Dear Reader,

This sounds great on a resume!  “A lifelong learner with a demonstrated to quickly adapt to new technologies.”  What better to ComputerWomanUsingLaptophave on your resume for the IT field?

When I originally found that phrase and added it over 10 years ago, I may not have realized how accurate it would become.   In my chosen field, it’s a good thing I enjoy learning!  In addition to my ongoing work for New England Give Camp (six years and counting!); I just dove headfirst into becoming a certified full-stack web developer through the use of an awesome new program dubbed “Free Code Camp“.

Why not?  Does it mean a few extra hours after work at my computer?  Yes.  Do I hate it?  No.  In fact, it’s hard to tear myself away to get sleep.  Thanks to the information from a colleague at New England Give Camp, I found this awesome free program!   I just have to work through the coding homework.   I get to build an online portfolio of my work and at the end I can collaborate on projects to get work experience.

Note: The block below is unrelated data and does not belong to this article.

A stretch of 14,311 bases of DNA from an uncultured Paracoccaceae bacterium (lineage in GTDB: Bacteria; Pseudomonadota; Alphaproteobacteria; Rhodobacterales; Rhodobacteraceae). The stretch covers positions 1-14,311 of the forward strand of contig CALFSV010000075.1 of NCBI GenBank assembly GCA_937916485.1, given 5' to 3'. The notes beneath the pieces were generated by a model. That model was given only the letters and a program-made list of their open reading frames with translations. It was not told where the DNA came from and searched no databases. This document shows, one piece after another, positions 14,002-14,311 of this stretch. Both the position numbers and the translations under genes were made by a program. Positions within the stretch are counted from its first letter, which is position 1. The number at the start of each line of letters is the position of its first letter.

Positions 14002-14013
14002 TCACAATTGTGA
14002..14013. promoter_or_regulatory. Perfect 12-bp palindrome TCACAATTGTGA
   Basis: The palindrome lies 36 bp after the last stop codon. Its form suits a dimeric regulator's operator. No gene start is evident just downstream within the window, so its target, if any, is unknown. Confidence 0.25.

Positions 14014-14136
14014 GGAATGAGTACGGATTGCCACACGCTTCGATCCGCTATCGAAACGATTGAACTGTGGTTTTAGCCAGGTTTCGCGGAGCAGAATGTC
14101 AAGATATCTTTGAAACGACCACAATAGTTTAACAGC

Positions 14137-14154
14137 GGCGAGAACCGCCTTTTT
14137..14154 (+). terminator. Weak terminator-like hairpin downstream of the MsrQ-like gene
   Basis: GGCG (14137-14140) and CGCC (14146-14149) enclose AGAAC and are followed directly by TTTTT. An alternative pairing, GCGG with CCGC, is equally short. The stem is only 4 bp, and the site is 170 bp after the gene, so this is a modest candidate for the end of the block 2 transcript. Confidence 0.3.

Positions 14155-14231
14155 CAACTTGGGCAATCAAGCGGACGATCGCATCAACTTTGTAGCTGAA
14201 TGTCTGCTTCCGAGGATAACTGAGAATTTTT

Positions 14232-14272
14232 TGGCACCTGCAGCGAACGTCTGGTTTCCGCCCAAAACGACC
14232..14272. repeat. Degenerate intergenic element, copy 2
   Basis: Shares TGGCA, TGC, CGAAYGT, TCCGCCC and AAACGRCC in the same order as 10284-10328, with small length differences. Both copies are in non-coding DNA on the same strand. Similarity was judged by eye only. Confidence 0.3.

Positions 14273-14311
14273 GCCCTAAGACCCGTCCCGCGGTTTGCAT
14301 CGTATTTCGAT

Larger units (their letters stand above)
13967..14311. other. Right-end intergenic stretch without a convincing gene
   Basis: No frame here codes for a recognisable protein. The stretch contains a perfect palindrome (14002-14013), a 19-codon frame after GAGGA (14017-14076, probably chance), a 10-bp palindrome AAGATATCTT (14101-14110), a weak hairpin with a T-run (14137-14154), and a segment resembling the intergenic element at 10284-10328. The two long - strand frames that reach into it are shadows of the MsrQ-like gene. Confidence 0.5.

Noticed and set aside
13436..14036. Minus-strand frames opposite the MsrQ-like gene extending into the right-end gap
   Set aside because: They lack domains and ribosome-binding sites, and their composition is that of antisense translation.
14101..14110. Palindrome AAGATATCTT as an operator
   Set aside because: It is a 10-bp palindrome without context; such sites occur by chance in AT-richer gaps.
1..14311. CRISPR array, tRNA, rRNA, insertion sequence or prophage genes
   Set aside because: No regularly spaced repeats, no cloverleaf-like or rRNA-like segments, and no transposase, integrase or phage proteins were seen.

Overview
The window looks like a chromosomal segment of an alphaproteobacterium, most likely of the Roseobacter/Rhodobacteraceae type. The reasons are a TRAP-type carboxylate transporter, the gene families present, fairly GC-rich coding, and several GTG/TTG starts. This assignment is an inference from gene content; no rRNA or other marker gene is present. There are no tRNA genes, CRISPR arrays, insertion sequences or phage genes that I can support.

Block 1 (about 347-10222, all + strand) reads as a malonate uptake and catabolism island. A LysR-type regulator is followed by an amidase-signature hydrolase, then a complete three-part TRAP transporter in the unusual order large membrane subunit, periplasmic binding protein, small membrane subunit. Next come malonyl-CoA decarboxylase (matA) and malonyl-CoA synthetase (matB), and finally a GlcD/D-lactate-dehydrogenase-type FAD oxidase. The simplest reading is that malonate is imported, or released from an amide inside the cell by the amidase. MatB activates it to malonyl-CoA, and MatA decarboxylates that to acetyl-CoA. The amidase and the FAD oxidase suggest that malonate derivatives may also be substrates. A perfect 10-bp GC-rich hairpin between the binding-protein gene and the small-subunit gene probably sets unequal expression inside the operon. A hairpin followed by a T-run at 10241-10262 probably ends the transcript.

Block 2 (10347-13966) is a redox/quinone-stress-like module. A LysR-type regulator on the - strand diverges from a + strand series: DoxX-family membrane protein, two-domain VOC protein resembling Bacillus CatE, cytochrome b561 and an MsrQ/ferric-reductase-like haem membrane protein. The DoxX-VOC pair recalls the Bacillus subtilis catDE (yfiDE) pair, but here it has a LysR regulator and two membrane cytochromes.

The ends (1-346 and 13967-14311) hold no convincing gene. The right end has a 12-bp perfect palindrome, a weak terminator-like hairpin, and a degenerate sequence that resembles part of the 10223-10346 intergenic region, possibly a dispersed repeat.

The best part?  Free Code Camp IconThe work I do will continue to benefit more non-profits.   This  program proves that the best things in life really are free.  The hardest year for me at Give Camp was the year of the Boston bombings.  Give Camp was scheduled a week afterwards and I was taking the Commuter Line into Cambridge about a block from where that had happened.  There were at least 100 people doing positive work that would immediately impact hundreds, thousands and eventually hundreds of thousands.  Little children working with Catching Joy decided that the ugliness in the world should not be allowed to continue and immediately took action to fix the world they found themselves in.  I learned that those two bombers did much less damage in proportion to the great deeds of kindness and positive things the volunteers did.

Every time I see some act of cruelty, terror, or horror sensationalized on the news, I remember the overwhelming number of people actively doing positive things that are NOT in the news.  Thanks to Free Code Camp now, I can make a difference more than once a year.